Monday, September 28, 2009

9/29/09 - Infinite Jest, page 700 - fin

Wow. Am I glad to be done with Infinite Jest. Not because it's a bad read or because I did not love it unabashedly (because it is not and and I did), but because I can finally put a normal size book in my bag again. No longer carrying a biblio-cinderblock around every day should do wonders for my shoulder muscles and overall posture. I can't imagine getting that thing out of the library and reading it in two weeks - I feel like I read it pretty quickly and yet it took me a good couple of months to get through. Nonetheless it's well worth reading and I'd recommended it wholeheartedly. Flaws and all, the thing is a work of titanic ambition and talent, and it's always worth it to grapple with art from an artist that aims high. So if you've got a desire to bulk up while entering the world of Enfield Mass. and everything connected with it, pick up a copy and carry it around and, you know, read it. The book's awesome.

Final thoughts:

1. The final 100 pages are a tour-de-force as Gately sees the first glimpse of his bottom with the death of Fackleman. That scene is another of Wallace's absolutely nightmare-scapes. I read (on Infinite Summer I think) a comparison of Wallace's descriptions of horrible violence and terrible occurences with Cormac McCarthy's with a particular eye toward McCarthy's elision of detail vs. Wallace's hyperdetail. In sequences like the whole Fackleman disaster, I'm reminded of Bret Easton Ellis's American Psycho in the depth of imagining Wallace is able to deploy to depict scenes of depravity. Wallace is much more elegant than Ellis, but it's a similar feeling as a reader: like pushing off at the top of some dark and terrifying rollercoaster-styled slide into the abyss. Once you're off you're hurtling forward and down with momentum. The only sequence I couldn't take in the whole book was the final film description with the depraved old man and the young hustler. Just couldn't take it.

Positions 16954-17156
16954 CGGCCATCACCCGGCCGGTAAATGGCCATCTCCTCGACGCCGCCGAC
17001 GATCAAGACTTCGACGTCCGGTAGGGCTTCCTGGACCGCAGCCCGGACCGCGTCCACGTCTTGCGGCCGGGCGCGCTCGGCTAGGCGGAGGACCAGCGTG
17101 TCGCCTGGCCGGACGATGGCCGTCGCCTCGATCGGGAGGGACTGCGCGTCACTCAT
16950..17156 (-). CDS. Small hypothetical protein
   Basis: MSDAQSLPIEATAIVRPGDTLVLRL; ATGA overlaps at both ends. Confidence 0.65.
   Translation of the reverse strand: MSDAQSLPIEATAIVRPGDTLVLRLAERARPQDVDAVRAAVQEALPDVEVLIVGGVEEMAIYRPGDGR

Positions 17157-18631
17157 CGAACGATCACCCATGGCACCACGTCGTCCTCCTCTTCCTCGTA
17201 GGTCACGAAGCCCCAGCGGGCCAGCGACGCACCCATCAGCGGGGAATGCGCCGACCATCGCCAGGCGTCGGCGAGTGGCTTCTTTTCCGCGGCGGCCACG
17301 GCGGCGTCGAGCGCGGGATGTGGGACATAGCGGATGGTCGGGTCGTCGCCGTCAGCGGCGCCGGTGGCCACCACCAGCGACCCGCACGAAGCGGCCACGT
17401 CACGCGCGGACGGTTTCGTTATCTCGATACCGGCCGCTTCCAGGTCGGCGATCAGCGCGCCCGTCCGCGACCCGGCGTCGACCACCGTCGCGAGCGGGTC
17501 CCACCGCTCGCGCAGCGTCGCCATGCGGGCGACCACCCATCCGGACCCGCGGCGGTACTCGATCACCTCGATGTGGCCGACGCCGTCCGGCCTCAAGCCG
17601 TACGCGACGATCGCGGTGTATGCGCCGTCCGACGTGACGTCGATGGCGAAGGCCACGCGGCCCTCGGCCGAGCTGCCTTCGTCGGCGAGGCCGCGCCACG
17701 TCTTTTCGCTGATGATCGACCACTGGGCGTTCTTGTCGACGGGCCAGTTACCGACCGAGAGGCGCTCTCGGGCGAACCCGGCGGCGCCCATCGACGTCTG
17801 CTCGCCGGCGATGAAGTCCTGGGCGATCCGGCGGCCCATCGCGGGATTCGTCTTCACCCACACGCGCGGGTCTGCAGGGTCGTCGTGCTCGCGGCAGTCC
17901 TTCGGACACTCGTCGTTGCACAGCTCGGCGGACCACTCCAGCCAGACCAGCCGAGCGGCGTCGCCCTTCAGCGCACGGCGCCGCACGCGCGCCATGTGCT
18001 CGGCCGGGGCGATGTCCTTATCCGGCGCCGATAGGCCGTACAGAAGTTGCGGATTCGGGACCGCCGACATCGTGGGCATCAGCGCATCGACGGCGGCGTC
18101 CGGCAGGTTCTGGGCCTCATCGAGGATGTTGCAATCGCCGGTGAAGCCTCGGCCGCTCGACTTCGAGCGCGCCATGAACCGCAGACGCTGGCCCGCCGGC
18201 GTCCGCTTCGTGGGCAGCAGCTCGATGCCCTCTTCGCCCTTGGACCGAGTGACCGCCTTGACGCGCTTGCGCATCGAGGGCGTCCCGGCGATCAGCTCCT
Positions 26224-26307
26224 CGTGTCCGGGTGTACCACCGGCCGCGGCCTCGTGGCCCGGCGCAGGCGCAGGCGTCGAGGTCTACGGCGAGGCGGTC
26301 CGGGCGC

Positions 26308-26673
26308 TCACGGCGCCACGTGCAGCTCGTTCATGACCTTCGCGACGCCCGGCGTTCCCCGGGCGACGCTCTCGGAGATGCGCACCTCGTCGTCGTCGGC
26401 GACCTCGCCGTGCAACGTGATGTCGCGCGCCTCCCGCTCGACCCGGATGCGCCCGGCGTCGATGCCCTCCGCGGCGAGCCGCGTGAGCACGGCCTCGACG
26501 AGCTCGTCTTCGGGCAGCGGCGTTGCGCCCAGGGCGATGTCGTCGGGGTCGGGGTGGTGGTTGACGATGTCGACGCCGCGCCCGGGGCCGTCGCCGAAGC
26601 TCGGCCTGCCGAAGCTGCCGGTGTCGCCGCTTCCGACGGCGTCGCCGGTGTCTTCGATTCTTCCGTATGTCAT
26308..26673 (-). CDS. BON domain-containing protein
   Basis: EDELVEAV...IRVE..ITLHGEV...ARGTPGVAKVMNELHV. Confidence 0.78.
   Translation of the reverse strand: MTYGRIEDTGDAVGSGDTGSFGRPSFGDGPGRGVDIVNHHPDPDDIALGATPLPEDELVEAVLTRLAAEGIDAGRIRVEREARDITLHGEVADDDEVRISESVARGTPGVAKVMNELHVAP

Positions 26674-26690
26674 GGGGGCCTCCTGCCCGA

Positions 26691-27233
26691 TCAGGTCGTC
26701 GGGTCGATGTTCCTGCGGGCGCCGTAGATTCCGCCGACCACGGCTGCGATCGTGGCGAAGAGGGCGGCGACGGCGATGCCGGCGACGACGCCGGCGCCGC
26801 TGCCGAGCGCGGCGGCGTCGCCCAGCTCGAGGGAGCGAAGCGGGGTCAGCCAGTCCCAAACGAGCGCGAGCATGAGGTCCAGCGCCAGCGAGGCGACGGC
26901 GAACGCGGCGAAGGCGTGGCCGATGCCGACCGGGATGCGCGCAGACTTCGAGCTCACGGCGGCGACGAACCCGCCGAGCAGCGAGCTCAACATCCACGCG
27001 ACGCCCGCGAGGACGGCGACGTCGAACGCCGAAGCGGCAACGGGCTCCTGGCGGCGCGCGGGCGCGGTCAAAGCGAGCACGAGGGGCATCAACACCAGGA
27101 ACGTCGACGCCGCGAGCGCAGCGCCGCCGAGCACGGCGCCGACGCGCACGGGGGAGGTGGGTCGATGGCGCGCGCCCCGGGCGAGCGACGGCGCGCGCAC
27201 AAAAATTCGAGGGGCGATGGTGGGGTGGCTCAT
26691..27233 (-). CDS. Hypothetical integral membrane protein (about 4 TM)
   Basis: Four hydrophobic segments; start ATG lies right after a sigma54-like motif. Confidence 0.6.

2. The book really doesn't build to a climax, per se. The emotional levels and stakes seem about the same as they were early on - again, something I've noted before but classical plot is not Wallace's bag. However, I did find a really convincing description of a possible ending online, which was pretty amazingly well-argued and I thought picked up a lot of the threads that Wallace weaves throughout.


Somehow, the thought that Orin is responsible for the dissemation of the master copy of IJ makes his final appearance in the book easier to take - ending up in the position of Winston from 1984 is a pretty brutal way to go out.

3. Similarly, the way that Pemulis is ushered out of the book is pretty brutal. It's no secret that many court jesters carry a lot of malice behind the smiles, but Pemulis is such a grounding, earthy counterweight to all of the high drama going on with a lot of the other characters and storylines that his worst nightmare being realized (and taking place completely in footnotes, no less - being quasi-written out of the text itself!) seems a pretty dire fate. The Eschaton really marks a turning point in the events of the book, and of all of the Big Buddies Pemulis was definitely the one who saw trouble coming. He didn't exactly try to stop it but he did scream his head off. He does strike me as the kind of character that's a lot easier to like in fictional form, however - having interacted with a few Michael Pemulis's in my younger days, they can be no fun. Still, a pretty brutal end for M.P.

4. I loved the appearance of Himself as a ghost. His observations of Hal have a sad depth to them and really illuminate the ways that Hal is in the process of disappearing throughout the book. Plus it pretty definitively answers the question of what he was trying to accomplish with the Entertainment. For all the narrative threads left dangling, there's a lot of answers Wallace provides through JOI's shade. It also literalizes the way that Himself hangs over the emotional landscape of the entire book. The Incandenza family is deeply screwed-up, and James is the centerpiece of the hurricane that seems to be blowing through the entire family for the duration of the book.

5. I loved Gately's experience in the hospital bed. The psychological depths that Wallace plumbs in his description of Gately's recovery are really impressive. His imagination/hallucination of the Pakistani doctor trying to persuade him to take Demerol are as terrifying as Hal's glimpse of The Darkness's true features in the forehead-sticking incident. Amazing how as I read it I moved from a real anger at Gately and compassion for his victim at the outset to such a compassionate outlook on Gately. He counterpoints Hal in so many ways, and yet it's ultimately heartening to see both he and Hal take the direct actions of courage in the final pages of the book. Hal talking to Mario, and Gately bearing phenomenal pain.

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